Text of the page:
In a few weeks I’m going to give my students a standardized test that includes a section of timed, random alphabet recognition. It is very, very important that you notice the word timed. The goal of the test is for the student to recognize as many letters as possible in one minute. The letters are arranged in a random pattern that looks like this:
L B A D R Q S
O C L X T V E
J A K M Q R T
I know you understand the term random, but I want you to understand the concept of rows, because rows are very confusing to kindergartners. In fact, unless I point to the first row, most of them will start on the bottom row, which is closest to their eyes.
Shortly after school starts I begin testing my students for basic skills and knowledge so I will know how to plan my lessons. This includes testing their knowledge of the alphabet. Then I will begin using a series of forms that builds up their recognition skills. The first form looks something like this:
A B C A B A C A B
C A B A C A A B C
Then the next one adds the D and E, and so on until the last form has the whole alphabet in random order. This is the one I use for initial testing just to see what my children know.
Okay, now that you have this background knowledge, let me tell you what happened this week when I tested!
First, I have the three or four students with the “dripping syrup Southern accent syndrome”. This happens every year and I’m prepared for it. When I test this child, his or her responses sound like this:
Aaaaaaaaaaaay, Beeeeeeeeeeeeeeeee, Ceeeeeeeeeeeeeeeeee, Deeeeeeeeeeeeeeeeeee
A child with a dripping syrup accent can extend the value of any letter and add at least two extra syllables to any given word. LOL It takes weeks to build up any speed with these children and a timed test will NEVER represent their true knowledge and skills level. I just rely on my own understanding of their culture.
Then I had a couple of children who were determined to convince me that the alphabet has only one order and I definitely wasn’t following it! After any A they fell into the “ABC” pattern, no matter what the next letter was, and I had to get them back on track. Keep in mind that I can’t do that on our official testing and they will most likely fail this first test.
I have one “uh” child. Her responses were: B uh F uh A uh C uh… you get the picture. Getting her to drop that “uh” and get to the next letter will take some training!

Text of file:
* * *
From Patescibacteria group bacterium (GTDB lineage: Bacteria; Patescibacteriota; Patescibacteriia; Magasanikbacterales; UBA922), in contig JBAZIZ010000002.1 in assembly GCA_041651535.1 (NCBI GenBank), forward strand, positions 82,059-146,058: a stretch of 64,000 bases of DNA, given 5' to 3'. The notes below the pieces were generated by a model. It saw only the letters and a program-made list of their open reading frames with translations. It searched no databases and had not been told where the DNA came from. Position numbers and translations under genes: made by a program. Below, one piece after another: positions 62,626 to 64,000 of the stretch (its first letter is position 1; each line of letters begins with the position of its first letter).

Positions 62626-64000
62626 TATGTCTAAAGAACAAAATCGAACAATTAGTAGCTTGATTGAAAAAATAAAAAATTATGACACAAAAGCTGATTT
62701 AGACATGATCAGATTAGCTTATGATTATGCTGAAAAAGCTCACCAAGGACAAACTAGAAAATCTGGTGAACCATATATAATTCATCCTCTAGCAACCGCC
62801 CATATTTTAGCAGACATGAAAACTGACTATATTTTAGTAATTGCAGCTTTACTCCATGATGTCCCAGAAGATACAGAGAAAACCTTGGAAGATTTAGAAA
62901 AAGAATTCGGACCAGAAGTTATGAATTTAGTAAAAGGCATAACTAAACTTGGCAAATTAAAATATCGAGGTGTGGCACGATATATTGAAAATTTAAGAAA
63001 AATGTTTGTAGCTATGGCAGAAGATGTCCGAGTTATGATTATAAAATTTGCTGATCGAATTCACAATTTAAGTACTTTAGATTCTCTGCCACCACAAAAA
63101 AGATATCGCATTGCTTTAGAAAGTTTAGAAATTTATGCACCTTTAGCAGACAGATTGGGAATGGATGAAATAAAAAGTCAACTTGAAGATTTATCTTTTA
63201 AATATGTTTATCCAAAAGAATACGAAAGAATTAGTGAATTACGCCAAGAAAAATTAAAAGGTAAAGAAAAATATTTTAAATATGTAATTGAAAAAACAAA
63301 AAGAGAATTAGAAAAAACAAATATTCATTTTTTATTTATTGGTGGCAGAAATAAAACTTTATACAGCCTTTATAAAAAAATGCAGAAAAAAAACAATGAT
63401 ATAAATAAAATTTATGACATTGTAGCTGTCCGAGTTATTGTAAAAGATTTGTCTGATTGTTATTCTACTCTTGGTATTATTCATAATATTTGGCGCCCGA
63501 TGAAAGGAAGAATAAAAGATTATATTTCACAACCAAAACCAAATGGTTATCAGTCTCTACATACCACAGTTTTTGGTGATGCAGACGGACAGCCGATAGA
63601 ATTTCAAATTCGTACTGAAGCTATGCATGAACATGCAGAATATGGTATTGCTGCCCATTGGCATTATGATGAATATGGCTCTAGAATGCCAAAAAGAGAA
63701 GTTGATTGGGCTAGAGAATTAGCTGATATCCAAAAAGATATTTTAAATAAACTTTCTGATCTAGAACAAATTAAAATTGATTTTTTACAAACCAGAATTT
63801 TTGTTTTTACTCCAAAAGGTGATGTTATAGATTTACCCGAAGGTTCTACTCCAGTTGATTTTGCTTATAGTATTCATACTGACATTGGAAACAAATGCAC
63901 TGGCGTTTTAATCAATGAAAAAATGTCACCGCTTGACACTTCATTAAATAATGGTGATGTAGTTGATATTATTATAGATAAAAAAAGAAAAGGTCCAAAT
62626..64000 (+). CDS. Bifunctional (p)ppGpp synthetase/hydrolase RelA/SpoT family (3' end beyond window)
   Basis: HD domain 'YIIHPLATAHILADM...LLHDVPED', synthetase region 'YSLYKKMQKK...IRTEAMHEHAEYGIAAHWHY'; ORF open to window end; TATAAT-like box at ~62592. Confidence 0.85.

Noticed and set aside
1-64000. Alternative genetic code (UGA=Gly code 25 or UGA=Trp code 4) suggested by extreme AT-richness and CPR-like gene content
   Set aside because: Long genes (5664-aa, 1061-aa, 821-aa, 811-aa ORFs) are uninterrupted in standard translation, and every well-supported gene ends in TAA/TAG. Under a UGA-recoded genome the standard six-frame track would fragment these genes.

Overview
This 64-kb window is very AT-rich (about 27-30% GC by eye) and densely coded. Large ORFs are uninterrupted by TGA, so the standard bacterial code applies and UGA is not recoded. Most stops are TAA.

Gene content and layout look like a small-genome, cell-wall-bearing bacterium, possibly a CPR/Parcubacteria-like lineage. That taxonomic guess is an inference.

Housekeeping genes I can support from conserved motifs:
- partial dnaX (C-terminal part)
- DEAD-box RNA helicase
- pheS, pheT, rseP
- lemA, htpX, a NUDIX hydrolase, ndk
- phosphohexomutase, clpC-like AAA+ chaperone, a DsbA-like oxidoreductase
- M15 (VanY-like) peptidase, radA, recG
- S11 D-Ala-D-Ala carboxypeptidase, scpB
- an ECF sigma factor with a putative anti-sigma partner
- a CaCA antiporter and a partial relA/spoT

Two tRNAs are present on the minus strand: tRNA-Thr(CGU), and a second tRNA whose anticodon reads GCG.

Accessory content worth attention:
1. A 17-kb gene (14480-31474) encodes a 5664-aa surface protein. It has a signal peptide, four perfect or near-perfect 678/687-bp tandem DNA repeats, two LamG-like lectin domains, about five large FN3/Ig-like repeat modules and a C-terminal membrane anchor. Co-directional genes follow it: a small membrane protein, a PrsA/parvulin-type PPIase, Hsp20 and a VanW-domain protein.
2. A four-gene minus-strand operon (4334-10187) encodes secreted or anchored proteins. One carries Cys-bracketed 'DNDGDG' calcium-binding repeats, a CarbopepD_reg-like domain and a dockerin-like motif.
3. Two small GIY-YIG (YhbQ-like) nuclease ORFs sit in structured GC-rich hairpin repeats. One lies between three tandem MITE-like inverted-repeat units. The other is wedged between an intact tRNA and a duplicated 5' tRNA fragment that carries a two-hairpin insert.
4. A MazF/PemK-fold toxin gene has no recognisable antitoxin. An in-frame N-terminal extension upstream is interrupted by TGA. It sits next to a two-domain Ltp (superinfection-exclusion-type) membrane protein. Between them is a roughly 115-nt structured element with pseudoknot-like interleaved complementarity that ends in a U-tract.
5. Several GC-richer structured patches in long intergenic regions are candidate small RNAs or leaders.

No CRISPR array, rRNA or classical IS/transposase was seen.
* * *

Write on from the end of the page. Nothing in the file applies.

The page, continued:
I have two or three who simply stop dead in their tracks at the first letter they don’t recognize. I have to get them to skip that one and go on to the next, which is totally beyond their comprehension level at this point in their learning. I can just hear their little minds, “What do you mean skip it? How can I skip it when I don’t know it and you’re asking me what it is, and I’m trying to think of it?” Unfortunately I know from giving the test for the last eight years, that the first letter of the test will be what stops most of these children. One of the “quirks” of the test is that it is printed in Times Roman which has this “g”. That is not the “g” students are used to seeing in D’Nealian handwriting. Even though it is the same “g” used in our phonics program and printed on their papers, most students remember and associate the letter they write.
I have a couple of children who cannot recognize more than a few letters out of the context of their natural order. They can spot A, O, X, L, Z, T, and the letters of their name. Although their parents believe they “know the alphabet” because they can sing that cute song, and even point to and say the letters in order, they do not truly recognize individual letters. It’s like learning a song in a foreign language. Our minds and voices can mimic the sounds and sequence without actually understanding the words.
Last, but not least, I tested a child who had a story for each letter of the alphabet. I kid you not; this is the way our test time went:
V- I don’t know that letter. We didn’t learn it in prek.
C- There’s one of those in my brother’s name.
“Do you know what it is?”
X- Hey, that’s in my name! That’s x.
Q- Oh, that’s a hard one. I don’t think I know that one.
T- Yeah, that’s t like turtle.
Y-(pauses and looks up at our alphabet board and starts whispering, a,b,c,…)
No, we don’t have time to do that. Do you know the letter?
No, it’s one of those hard ones too.
I let her go on for about ten letters just to hear the stories! I hope that by spring testing we have made much better progress.
I have also noticed that I have more children this year than ever before who say “lmnop” and have no concept that those are individual letters. Sometimes I truly hate that alphabet song!!
So now you have an inkling of some of the challenges of “testing” kindergartners. It certainly isn’t an exact science, and frankly I think it is a waste of time until spring. But there are four levels of administration above me who say otherwise, so I’ll be testing along with everyone else.